Can Boston Dynamics’ Spot robot find commercial niche?
In a glossy video quite different to the usual, unadorned, straight-from...
The robotics company Boston Dynamics has commercially released its Spot robot.
In a glossy video quite different to the usual, unadorned, straight-from-the-lab videos that have become YouTube sensations, Boston Dynamics officially announced the availability of the platform while also listing its specifications.
These include a runtime of 90 minutes, a payload of 14kg, a programmable API, the ability to self-right, operating temperatures between -20 and 45 degrees Celsius and IP54 water and dust proofing.
Biomimicry, the modelling of machines on biological organisms, has been a key tenet of Boston Dynamics’ work, and Spot is no different, with a perceptible dog-like quality both the name and the video play up to.
Though in mass production, restrictions remain in place on purchasing the robots, with Boston Dynamics shipping “to select early adopters” only, presumably those in industries which Boston Dynamics predicts Spot to be useful in. On its website, such applications include scanning construction sites for comparison, remotely inspecting oil and gas facilities and potentially scouting disaster areas.
It remains to be seen whether the commercialisation of Boston Dynamics technology will be successful. Previously owned by Google, the company was acquired by SoftBank in 2017. It may come down to a matter of cost. CNN spoke to Chris Atkeson, a roboticist at Carnegie Mellon University, who estimated that the robot would cost businesses as much as a new car – a potentially prohibitive price point.
Straight after the release of the Spot, the company debuted footage of its humanoid Atlas platform performing parkour which has eclipsed the Spot’s announcement in terms of views. Though Atlas is intended as for research, the company is developing two further robots with more self-evident commercial uses. First is the Pick, which is far more recognisable as a typical single-purpose industrial robot. Pick, however, utilises deep-learning to demonstrate a level of autonomy that improves the speed and variety of pickable products. Also targeted towards the packing industry is the Handle, which is able to replicate a human worker as it picks up, moves and stacks items aided by its wheels and deep-learning vision software.
(Image: Boston Dynamics)
Discord buys Sentropy to fight against hate and abuse online
Discord, a popular chat app, has acquired the software company Sentropy to bolster its efforts to combat online abuse and harassment. Sentropy, monitors online networks for abuse and harassment, then offers users a way to block problematic people and filter out messages they don’t want to see.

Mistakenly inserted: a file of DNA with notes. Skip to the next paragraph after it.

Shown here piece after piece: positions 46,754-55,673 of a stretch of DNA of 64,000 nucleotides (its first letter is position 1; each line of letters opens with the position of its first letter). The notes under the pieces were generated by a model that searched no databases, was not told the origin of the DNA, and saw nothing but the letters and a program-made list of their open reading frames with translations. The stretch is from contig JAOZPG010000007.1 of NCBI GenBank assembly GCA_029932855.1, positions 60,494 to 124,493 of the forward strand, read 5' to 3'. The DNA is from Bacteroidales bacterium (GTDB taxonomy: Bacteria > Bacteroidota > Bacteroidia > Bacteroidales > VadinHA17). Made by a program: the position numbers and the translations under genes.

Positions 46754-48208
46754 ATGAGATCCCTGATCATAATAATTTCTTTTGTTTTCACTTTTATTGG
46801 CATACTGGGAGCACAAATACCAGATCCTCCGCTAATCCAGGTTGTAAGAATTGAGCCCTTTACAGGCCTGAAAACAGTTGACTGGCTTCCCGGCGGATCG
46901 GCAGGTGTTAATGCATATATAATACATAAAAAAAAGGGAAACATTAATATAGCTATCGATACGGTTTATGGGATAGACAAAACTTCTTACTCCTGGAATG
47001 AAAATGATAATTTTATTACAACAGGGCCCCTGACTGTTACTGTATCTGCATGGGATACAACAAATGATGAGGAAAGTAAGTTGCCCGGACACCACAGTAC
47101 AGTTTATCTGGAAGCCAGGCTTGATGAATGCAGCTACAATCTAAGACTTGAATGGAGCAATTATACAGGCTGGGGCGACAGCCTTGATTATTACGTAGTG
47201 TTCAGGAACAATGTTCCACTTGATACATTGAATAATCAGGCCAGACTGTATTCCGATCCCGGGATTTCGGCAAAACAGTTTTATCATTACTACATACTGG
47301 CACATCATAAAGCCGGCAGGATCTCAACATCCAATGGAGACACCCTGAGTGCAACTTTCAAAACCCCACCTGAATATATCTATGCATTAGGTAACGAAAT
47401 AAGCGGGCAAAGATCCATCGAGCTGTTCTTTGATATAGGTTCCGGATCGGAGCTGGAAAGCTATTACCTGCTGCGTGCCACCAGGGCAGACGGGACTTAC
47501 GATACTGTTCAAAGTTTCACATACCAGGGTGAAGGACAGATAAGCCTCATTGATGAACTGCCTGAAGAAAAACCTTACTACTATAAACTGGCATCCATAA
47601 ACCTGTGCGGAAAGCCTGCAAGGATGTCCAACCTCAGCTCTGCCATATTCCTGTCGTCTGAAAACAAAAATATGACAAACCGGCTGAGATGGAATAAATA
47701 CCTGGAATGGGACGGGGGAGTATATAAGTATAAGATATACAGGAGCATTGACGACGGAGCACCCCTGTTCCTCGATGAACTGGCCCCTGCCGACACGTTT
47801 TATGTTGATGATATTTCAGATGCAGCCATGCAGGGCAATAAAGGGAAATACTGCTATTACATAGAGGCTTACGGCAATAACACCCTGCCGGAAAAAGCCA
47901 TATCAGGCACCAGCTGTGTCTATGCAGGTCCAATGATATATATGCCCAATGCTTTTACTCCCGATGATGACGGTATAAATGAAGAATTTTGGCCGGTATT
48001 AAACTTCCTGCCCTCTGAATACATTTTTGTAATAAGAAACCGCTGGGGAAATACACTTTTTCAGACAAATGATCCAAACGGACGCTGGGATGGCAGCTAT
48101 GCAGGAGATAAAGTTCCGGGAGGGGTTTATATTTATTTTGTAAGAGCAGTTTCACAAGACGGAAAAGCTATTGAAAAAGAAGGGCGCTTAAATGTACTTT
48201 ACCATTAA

First launched in 2015 and currently boasting 150 million monthly active users, Discord plans to integrate Sentropy’s own products into its existing toolkit and the company will also bring the smaller company’s leadership group aboard. Discord currently uses a “multilevel” approach to moderation, and a Trust and Safety (T&S) team dedicated to protecting users and shaping content moderation policies comprised 15% of Discord’s workforce as of May 2020.
“T&S tech and processes should not be used as a competitive advantage,” Sentropy CEO John Redgrave said in a blog post on the announcement. “We all deserve digital and physical safety, and moderators deserve better tooling to help them do one of the hardest jobs online more effectively and with fewer harmful impacts.”
Cleanse platforms of online harassment and abuse
Redgrave elaborated on the company’s natural connection with Discord: “Discord represents the next generation of social companies — a generation where users are not the product to be sold, but the engine of connectivity, creativity, and growth. In this model, user privacy and user safety are essential product features, not an afterthought. The success of this model depends upon building next-generation Trust and Safety into every product. We don’t take this responsibility lightly and are humbled to work at the scale of Discord and with Discord’s resources to increase the depth of our impact.”
Sentropy launched out of stealth last summer with an AI system designed to detect, track and cleanse platforms of online harassment and abuse. The company emerged then with $13 million in funding from notable backers including Reddit co-founder Alexis Ohanian and his VC firm Initialized Capital, King River Capital, Horizons Ventures and Playground Global.
“We are excited to help Discord decide how we can most effectively share with the rest of the Internet the best practices, technology, and tools that we’ve developed to protect our own communities,” Redgrave said.